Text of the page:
Last time, we gave you valuable tips on how to show excellent business manners in South Africa. This time, we guide you how to best behave during your next business trip to China.
Next to booming nations like India or Brazil, China has one of the world’s most vibrant economies. The East Asian People’s Republic has developed rapidly over the last 30 years and has come a lot closer to the Western way of life. This means foreign business travelers heading to cities like Shanghai or Beijing are usually not confronted with a typical cultural shock anymore. When it comes to business negotiations, however, there are still quite a few peculiarities.
The following introduces you to the most relevant business situations in which good manners are key.
General guidelines for good conduct in China
Punctuality: Always be on time. Punctuality and reliability are the traits the Chinese value most when it comes to their Western partners.
Politeness: The Chinese are very hospitable and this often means taking business partners out to popular sights or events. Invitations to someone’s home are hardly ever the case, though. So if possible, gratefully accept any kind of invite.
Gestures and facial expressions: Close body contact like hugging or exchanging affection in public is rarely seen in China.
The first encounter with the business partner
In China, the right “Guanxi”, or the building of close relationships with influential people, is very important for a person’s professional success. For instance, if two businessmen meet for the first time, they will initially find out if they have shared friends or partners. The aim is to create a trustworthy foundation for their business partnership.
Industry trade fairs are also a great way to establish a first contact with potential business partners in China. Handing over your business card and receiving it with both hands is a sign of good manners.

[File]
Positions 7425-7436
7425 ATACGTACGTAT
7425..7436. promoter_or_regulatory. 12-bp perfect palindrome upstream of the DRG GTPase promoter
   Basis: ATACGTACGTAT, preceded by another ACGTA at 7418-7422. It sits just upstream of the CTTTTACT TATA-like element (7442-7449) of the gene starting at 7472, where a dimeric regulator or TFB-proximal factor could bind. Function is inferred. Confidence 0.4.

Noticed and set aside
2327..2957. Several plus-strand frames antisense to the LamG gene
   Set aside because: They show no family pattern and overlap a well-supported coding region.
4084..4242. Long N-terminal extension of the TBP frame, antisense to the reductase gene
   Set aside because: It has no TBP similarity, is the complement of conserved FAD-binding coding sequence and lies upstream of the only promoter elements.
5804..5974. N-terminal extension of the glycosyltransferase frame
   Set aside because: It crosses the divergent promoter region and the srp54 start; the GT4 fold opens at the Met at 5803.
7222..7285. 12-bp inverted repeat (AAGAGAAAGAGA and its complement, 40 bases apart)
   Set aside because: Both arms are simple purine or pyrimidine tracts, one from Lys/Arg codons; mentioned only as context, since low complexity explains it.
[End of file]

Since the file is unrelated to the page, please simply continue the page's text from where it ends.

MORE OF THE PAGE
When meeting for the first time, it is also recommended not to jump into the subject of the conversation straight away. Instead, you should begin with some general topics to create a pleasant atmosphere and become acquainted on a more personal level. It is always a good idea to express some interest in the history and language of the country. Questions about family and kids are generally a good way to start off.
Negotiations tend to follow a common pattern and are generally run by the person with the highest level in the meeting. It is recommended to always let the Chinese counterpart talk first. If any points are answered with dissatisfaction, simply ask for them to be clarified or mention the issue again proactively later on.
It is also worth mentioning that the Chinese tend to be passionate negotiators. They are normally well-prepared and make detailed notes during meetings. Furthermore, Chinese meeting delegations can be pretty large and are known for extensive negotiations.
In cities like Shanghai or Beijing, English has become the number one business language by now. However, it is always a good idea to include an experienced translator for very critical negotiations, especially when figures are involved. Starting from 10.000, for instance, the Western decimal system does not apply in China anymore. Our tip is to always have a scribbling board ready so you can write down large figures and convert them easily.
Business meetings are often followed by lunch or dinner. Lunch generally starts no later than 12pm and dinner is usually at 7pm. You should remember to schedule at least an hour and plan your following meetings flexibly. Talking about tricky topics such as politics or using offensive expressions should be avoided.
If you are a passionate eater and you bring along a fair amount of time, then you have the best prerequisites for a successful business meal.
We hope that this article has given you some good insights on how to make your best impression on your next business trip to China!
Visit our SELLBYTEL Group website for more information on our business in Asia.